Hanoi joins UNESCO's Creative Cities Network

By Nguyen Quy   November 4, 2019 | 10:48 am GMT+7
Hanoi joins UNESCO's Creative Cities Network
An aerial view of Hanoi's West Lake area. Photo by Shutterstock/AnYen.

Vietnam's capital city is one of 66 cities that were designated by UNESCO in early November as Creative Cities in various categories.

Hanoi got the UNESCO honour in the ‘Design’ category for its developed design industry, opportunities for creating designs from natural materials and conditions and the presence of active design groups.

Following the designation, the city plans to issue a long-term action program and connect its policies to promote cultural industries and enrich cultural resources, municipal authorities said. 

It will also help other Vietnamese cities make it into the Creative Cities Network and contribute to the network’s development.

The Creative Cities Network was launched in 2004 to promote cooperation with and between cities that have identified creativity as a strategic factor for sustainable urban development.

Besides Hanoi, 11 other Asian cities entered the list this time: Wonju and Jinju in South Korea, Yangzhou and Nanjing in China, Ambon in Indonesia, Asahikawa in Japan, Bangkok and Sukhothai in Thailand, Cebu in the Philippines, and Hyderabad and Mumbai in India.

The network now has a total of 246 cities in seven categories: music, arts and folk crafts, design, cinema, literature, digital arts, and gastronomy.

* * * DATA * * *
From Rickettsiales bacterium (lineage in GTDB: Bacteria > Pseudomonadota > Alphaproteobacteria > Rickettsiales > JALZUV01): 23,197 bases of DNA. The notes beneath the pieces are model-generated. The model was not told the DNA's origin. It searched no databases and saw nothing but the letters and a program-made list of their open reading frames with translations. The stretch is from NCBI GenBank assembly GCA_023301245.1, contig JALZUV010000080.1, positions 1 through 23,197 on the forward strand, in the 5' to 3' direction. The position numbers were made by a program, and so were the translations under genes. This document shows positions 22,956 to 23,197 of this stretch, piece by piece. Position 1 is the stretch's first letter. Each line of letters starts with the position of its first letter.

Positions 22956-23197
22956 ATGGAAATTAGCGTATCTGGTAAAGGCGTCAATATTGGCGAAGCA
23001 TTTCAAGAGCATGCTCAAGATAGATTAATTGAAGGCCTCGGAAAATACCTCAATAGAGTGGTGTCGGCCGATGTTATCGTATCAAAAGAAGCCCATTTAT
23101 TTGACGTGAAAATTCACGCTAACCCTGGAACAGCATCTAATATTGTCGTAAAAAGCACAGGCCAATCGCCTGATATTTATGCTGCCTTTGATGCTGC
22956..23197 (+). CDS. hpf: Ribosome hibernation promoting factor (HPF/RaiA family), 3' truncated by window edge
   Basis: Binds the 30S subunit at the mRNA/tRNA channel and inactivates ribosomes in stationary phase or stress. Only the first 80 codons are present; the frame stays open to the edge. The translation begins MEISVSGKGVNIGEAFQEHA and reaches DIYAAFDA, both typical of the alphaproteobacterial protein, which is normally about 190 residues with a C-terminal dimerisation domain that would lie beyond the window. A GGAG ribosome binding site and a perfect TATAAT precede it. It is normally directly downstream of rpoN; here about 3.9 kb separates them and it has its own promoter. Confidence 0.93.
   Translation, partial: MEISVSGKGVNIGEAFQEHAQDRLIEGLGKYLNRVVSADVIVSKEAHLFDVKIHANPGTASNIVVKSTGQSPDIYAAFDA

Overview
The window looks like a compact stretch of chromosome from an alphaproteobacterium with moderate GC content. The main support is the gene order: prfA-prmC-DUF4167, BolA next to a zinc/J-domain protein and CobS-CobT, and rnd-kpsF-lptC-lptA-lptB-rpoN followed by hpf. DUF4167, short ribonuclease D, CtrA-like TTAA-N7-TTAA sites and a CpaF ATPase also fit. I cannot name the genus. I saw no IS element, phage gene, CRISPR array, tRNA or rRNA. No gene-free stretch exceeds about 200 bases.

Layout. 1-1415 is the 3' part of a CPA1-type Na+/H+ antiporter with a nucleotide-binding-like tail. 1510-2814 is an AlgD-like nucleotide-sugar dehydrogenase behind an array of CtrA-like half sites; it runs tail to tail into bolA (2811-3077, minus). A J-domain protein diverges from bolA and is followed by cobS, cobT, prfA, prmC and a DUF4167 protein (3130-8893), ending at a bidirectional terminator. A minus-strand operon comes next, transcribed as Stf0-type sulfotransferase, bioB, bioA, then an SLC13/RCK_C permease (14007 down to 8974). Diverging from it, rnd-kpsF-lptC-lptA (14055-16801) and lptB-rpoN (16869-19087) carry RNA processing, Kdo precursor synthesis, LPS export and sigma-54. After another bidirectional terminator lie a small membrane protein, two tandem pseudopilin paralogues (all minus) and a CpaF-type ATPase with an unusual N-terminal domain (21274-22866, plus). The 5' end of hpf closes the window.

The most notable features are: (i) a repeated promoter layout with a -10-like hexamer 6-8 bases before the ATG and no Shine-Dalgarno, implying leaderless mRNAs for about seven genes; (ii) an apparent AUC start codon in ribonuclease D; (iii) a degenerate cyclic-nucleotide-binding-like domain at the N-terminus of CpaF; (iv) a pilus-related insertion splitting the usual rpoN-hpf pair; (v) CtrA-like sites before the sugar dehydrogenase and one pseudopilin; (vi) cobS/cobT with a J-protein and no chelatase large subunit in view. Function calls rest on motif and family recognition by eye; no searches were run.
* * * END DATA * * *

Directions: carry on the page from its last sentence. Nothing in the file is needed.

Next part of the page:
Nhat Tan Bridge in Hanoi, also known as the Vietnam - Japan Friendship Bridge, was inaugurated in January 2015. Photo by VnExpress/Nhat Quang. 

Nhat Tan Bridge in Hanoi, also known as the Vietnam - Japan Friendship Bridge, was inaugurated in January 2015. Photo by VnExpress/Nhat Quang. 

By winning the UNESCO recognition, Hanoi will get opportunities to cooperate with other creative cities in the network and can market itself as an attractive destination for visitors.

Last July the city celebrated 20 years of it being granted the "City for Peace" title by UNESCO, recognizing its contributions to the struggle for peace, its efforts to promote equality in the community, protect the environment, promote culture and education, and care for younger generations.

Hanoi has a number of architectural works with a long history like the Thang Long Imperial Citadel, a UNESCO-recognized cultural heritage site; the Hanoi Opera House; the Vietnam Fine Arts Museum; and the Nhat Tan Bridge, according to the city tourism department.

The Thang Long Imperial Citadel, which is over 1,000 years old, was recognized as the world heritage site by UNESCO for its significant cultural values, making it one of the most popular tourist attractions in the capital. Photo by Shutterstock/Anh Binh. 

The Thang Long Imperial Citadel, which is over 1,000 years old, was recognized as a world heritage site by the UNESCO for its significant historical and cultural values in 2010. Photo by Shutterstock/Anh Binh. 

2018 was a successful year for Hanoi’s tourism sector with a record high 5.74 million foreign visitors, up 16 percent against 2017. The capital received 4.7 million foreign tourists in the first nine months of this year, up 10 percent year-on-year.

 
 
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